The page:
“Right now we’re in the peak of our prom season. … A limo company and a hair salon will be coming by that day, and people can book their limos and hair appointments at extreme discounts,” said New To You owner Nicole Vera in a phone interview. 
The shop often sees between 50 and 100 new items a day, all of which are organized on the floor by size and color. 
“We sell shoes, jewelry and prom dresses. ... Typically 200 in a prom season, and they’re really nice dresses at affordable prices,” Vera said. 
Another plus to shopping thrifty: it’s never predictable, said Michell Talwani, Director of Economic Development and Marketing at Families in Transition.
“The beauty of a thrift store is that you never know what you’re going to find,” Talwani said in a phone interview. 
The nonprofit houses two thrift stores in New Hampshire: OutFITters Thrift Store in Manchester and the OutFITters Thrift Store Boutique in downtown Concord, both of which collect donated items every day.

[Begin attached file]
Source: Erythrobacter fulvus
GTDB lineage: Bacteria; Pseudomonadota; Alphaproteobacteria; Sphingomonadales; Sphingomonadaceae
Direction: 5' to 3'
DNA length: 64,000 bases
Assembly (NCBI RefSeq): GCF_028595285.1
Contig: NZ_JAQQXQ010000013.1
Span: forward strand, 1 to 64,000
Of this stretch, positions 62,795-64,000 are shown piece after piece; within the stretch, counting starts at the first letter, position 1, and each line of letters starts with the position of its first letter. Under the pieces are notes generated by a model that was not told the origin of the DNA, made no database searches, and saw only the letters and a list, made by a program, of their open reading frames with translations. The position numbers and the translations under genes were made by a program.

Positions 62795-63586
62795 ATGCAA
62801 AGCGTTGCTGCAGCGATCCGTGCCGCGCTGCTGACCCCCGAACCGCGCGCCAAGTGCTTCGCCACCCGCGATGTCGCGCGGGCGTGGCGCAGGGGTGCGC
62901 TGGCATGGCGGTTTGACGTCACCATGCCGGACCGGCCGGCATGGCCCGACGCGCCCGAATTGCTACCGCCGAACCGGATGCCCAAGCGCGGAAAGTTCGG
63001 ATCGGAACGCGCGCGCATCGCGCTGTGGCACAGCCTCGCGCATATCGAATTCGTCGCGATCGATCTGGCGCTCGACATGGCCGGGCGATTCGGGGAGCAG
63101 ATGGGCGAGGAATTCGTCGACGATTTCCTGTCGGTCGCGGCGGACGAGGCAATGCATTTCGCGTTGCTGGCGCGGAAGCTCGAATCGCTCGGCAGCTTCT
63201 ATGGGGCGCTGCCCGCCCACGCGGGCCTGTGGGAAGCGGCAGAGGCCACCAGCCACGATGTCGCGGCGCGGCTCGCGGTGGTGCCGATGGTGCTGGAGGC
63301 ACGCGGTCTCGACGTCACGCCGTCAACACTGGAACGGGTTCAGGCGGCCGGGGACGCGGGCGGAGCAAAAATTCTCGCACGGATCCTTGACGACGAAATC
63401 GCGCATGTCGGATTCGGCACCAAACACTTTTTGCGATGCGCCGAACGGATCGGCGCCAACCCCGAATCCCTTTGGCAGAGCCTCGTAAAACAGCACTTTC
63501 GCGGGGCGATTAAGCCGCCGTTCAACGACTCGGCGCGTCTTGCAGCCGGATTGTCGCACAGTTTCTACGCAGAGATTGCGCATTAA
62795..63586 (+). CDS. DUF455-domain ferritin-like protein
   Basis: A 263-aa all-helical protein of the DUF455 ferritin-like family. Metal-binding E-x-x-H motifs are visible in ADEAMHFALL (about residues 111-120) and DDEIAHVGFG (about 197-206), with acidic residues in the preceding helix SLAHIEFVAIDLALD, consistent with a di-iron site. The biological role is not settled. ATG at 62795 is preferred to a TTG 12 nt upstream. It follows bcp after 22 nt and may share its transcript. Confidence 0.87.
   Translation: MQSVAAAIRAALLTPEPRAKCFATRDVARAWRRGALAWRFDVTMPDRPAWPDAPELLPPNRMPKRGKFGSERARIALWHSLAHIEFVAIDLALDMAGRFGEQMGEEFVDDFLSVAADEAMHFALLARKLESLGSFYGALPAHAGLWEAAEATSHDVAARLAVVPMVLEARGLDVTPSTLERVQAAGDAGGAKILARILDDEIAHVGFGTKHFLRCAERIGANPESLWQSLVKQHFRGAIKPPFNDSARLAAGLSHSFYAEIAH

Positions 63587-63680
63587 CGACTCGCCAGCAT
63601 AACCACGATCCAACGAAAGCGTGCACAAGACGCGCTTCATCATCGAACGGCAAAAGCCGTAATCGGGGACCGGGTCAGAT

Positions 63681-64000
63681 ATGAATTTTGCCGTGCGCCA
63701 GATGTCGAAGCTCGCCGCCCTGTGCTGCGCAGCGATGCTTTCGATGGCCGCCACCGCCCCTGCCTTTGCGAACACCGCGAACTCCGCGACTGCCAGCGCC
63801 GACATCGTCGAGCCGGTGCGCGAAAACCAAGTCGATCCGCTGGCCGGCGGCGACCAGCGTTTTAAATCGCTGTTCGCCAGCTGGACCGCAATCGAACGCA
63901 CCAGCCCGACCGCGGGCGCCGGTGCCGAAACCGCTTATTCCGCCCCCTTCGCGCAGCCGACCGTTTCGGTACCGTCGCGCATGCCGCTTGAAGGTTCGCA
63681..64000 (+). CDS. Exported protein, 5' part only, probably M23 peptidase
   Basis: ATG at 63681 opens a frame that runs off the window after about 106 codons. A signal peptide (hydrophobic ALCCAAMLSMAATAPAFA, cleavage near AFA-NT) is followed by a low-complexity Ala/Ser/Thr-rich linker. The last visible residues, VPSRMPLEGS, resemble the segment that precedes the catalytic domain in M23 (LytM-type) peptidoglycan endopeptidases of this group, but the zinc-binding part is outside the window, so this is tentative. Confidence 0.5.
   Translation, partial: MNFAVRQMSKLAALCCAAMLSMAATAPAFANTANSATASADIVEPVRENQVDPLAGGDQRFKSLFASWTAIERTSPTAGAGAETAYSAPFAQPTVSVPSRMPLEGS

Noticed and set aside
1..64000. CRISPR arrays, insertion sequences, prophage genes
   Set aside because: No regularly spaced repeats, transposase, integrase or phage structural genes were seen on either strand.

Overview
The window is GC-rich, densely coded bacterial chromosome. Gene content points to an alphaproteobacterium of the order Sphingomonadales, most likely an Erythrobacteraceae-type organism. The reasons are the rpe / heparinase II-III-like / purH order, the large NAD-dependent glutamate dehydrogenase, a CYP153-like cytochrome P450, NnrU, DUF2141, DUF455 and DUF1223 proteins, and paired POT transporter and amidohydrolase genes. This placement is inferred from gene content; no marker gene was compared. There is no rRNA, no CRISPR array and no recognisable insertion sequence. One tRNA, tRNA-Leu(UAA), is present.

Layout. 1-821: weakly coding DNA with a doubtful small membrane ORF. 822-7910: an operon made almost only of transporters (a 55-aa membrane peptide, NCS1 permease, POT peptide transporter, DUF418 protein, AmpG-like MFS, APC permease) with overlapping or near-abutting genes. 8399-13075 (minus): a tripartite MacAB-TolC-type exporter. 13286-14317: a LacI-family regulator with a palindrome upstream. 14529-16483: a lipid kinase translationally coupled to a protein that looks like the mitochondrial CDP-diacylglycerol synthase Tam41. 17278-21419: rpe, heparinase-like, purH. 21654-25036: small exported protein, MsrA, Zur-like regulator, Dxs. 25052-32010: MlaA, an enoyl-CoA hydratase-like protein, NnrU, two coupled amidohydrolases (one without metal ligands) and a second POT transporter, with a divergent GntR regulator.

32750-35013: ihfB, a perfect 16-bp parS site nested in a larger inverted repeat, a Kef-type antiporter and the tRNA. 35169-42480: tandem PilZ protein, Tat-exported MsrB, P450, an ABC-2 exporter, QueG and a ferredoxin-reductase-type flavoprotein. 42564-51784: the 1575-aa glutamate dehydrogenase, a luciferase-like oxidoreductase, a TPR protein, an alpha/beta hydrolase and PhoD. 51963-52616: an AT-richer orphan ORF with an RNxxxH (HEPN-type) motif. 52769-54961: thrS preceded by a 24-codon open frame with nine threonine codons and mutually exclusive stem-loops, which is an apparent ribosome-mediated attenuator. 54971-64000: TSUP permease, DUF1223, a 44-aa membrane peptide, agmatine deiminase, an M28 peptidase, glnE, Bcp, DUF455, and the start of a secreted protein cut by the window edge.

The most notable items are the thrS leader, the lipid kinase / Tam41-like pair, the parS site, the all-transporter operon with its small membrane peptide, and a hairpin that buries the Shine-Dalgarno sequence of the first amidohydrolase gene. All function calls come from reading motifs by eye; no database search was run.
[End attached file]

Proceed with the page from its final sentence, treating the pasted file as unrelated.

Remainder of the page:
The Manchester storefront is organized like a department store: the front of the store contains women’s clothing; the middle, kids’ and men’s clothing; after that, cutlery and dishes; and at the back of the store is a variety of furniture. It’s all in decent condition and ridiculously priced — at a recent visit, there was a kitchen table in fine condition for $15 and at least a handful of printers priced between $4 and $8.
The Concord spot, Talwani said, has more of an upscale, boutique feel. It’s in an old Victorian home, right on Main Street, and each room is furnished or decorated with the items on sale. The nonprofit invited a representative from Talbots to help visually merchandise the store. Talwani says FIT is hoping to open another thrift store in Dover in the near future.
“A lot of people who have never come in before are surprised to see how nice it is inside,” Talwani said. “I think that, in some instances, there’s a bad rep of what you’re going to find in a thrift store.” 
As seen in the February 13, 2014 issue of the Hippo.